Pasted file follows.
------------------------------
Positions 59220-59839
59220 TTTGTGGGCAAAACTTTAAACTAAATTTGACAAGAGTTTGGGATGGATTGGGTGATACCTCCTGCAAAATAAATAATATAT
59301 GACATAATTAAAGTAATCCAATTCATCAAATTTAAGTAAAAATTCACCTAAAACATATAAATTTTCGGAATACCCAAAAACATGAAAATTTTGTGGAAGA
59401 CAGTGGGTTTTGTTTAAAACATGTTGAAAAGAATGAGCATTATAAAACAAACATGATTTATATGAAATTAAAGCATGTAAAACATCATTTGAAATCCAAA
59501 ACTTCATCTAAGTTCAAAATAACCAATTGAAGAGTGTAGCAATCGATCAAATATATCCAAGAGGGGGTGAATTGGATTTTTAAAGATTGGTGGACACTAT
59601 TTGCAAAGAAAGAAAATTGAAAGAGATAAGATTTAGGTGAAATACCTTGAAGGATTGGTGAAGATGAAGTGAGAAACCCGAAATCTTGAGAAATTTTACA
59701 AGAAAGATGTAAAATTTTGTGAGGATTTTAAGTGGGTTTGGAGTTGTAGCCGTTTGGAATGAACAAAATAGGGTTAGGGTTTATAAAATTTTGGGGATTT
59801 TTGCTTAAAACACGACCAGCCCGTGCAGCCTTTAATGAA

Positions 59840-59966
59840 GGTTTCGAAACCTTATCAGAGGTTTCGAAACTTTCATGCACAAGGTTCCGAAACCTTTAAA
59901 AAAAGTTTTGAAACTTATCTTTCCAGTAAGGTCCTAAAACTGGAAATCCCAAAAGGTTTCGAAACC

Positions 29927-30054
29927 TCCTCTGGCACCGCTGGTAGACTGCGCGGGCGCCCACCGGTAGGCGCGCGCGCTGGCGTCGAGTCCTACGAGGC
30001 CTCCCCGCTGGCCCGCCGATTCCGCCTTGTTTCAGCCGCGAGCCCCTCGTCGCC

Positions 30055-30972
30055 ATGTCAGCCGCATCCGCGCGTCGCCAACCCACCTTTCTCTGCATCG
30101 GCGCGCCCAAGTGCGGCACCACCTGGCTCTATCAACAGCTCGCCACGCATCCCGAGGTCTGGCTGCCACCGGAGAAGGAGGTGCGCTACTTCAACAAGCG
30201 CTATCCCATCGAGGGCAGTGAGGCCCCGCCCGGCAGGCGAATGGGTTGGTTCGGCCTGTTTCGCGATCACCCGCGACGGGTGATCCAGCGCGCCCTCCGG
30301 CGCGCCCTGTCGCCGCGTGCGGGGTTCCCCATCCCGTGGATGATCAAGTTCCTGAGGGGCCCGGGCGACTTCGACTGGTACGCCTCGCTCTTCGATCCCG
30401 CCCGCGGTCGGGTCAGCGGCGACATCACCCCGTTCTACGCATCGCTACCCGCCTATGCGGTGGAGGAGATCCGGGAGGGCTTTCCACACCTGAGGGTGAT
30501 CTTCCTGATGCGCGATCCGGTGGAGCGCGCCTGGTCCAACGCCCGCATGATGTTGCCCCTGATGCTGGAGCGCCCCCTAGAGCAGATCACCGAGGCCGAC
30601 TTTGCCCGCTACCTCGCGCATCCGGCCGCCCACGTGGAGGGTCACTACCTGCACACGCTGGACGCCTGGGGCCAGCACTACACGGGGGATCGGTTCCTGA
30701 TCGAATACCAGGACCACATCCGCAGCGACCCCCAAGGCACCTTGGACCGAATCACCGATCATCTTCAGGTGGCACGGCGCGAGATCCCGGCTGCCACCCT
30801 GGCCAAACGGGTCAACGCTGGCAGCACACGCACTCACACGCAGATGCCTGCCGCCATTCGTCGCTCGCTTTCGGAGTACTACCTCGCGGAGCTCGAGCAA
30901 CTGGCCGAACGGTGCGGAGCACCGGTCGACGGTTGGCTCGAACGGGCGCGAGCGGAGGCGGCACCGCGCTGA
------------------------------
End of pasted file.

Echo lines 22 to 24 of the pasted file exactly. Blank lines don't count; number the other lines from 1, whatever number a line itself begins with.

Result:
30601 TTTGCCCGCTACCTCGCGCATCCGGCCGCCCACGTGGAGGGTCACTACCTGCACACGCTGGACGCCTGGGGCCAGCACTACACGGGGGATCGGTTCCTGA
30701 TCGAATACCAGGACCACATCCGCAGCGACCCCCAAGGCACCTTGGACCGAATCACCGATCATCTTCAGGTGGCACGGCGCGAGATCCCGGCTGCCACCCT
30801 GGCCAAACGGGTCAACGCTGGCAGCACACGCACTCACACGCAGATGCCTGCCGCCATTCGTCGCTCGCTTTCGGAGTACTACCTCGCGGAGCTCGAGCAA